The harvest season is not only a time to stock for the winter, it is also an excellent time to shore up your energy reserves.

We pull our energy from different sources: food, water, sleep (of course), but also solitude, company, exercise, meditation, and most of all, our environment. The times we live in foster anxiety, information overload, anger and fear. Negative motivators don’t necessarily yield all bad things. Where there is hate, people are inspired to love. Where there is rejection, people are willing to accept. But the energy takes its toll, and boundaries wear thin.

We may find ourselves in the camp of giving too much, or we may plant ourselves in the camp of nothing is enough – so why do anything. At either extreme, we lose. We burn ourselves out by giving all we have and leaving nothing for ourselves, or by shutting everything out, including that which nourishes us. It doesn’t work.

Boundaries. Boundaries work. Authentic, self-understanding boundaries allow us the energy to give and to take. Even in the circle of activism, the message is: get involved with one thing. That one thing may just be your family and your community. The thing itself is intersectional, knowing that can be enough.

Likewise, with our friends, we set limits that make us feel useful and good. Maybe we set a specific time for talking and keep that appointment. Maybe we help each other by committing to avoiding certain topics. Whatever the action is, the purpose is self preservation without excluding the health of others. That’s the goal, right? To be able to give but not wither.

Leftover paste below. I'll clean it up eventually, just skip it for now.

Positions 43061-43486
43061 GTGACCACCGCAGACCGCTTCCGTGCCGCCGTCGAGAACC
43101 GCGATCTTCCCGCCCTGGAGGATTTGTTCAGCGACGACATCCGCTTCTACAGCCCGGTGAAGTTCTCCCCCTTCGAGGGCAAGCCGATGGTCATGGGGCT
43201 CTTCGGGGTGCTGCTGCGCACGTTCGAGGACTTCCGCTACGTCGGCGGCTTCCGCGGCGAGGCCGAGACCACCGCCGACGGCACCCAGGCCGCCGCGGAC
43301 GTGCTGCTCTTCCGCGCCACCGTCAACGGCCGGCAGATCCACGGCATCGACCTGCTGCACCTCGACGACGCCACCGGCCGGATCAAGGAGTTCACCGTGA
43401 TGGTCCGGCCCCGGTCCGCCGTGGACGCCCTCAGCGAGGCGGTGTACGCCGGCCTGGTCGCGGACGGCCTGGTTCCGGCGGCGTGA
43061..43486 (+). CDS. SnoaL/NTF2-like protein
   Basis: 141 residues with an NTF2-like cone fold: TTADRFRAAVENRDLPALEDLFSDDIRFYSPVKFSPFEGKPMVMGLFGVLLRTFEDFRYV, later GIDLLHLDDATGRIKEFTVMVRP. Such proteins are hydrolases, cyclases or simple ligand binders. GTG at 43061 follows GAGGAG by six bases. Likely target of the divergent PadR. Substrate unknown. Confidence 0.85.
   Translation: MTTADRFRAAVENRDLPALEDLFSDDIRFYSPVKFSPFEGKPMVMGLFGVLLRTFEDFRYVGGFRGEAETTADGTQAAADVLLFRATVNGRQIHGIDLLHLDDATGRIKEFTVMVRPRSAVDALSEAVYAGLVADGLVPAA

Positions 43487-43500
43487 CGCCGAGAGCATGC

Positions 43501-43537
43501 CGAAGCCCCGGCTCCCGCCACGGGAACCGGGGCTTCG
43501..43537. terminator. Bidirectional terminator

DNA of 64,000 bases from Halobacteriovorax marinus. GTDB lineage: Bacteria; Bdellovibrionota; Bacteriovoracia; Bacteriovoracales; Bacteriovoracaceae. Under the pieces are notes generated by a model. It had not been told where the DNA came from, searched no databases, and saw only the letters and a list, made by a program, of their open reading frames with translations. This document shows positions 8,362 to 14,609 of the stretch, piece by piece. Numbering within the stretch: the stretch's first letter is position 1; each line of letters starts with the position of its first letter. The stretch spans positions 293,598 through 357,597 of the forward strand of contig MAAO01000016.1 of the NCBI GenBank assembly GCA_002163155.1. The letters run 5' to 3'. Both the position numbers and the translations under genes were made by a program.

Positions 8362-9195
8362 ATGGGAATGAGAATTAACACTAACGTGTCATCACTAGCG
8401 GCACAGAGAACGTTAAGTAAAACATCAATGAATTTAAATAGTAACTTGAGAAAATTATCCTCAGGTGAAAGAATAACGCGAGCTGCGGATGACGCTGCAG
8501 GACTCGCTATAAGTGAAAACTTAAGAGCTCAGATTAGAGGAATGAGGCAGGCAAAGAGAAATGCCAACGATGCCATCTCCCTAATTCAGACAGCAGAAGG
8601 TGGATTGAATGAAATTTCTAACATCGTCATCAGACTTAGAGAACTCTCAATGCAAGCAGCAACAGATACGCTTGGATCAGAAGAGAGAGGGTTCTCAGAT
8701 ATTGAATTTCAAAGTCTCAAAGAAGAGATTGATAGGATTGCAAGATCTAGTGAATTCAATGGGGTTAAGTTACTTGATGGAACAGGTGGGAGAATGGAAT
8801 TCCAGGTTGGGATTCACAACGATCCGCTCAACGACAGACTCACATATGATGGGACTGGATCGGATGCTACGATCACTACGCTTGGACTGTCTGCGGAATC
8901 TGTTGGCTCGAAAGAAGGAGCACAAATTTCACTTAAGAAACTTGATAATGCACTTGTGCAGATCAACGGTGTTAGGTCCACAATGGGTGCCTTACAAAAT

And let’s not forget what many of us need to prepare ourselves for the holidays. My friends who worked as therapists referred to the holidays as “the busy season.” In the United States, it’s not uncommon for the winters to be exhausting, overwhelming, and not at all about turning inward. The crisp Fall becomes our invaluable time to restore our reserves and set our parameters. The better we know ourselves, the better we serve our communities. It can no longer be a “privilege” to say, “I need space” or “I need time.” Each of us deserves this right. If we recognize this for ourselves, we will honor it for others.

Kari Napoli, L.Ac

Photo Credit:  “Light Walk in October” by Hartwig HKD –

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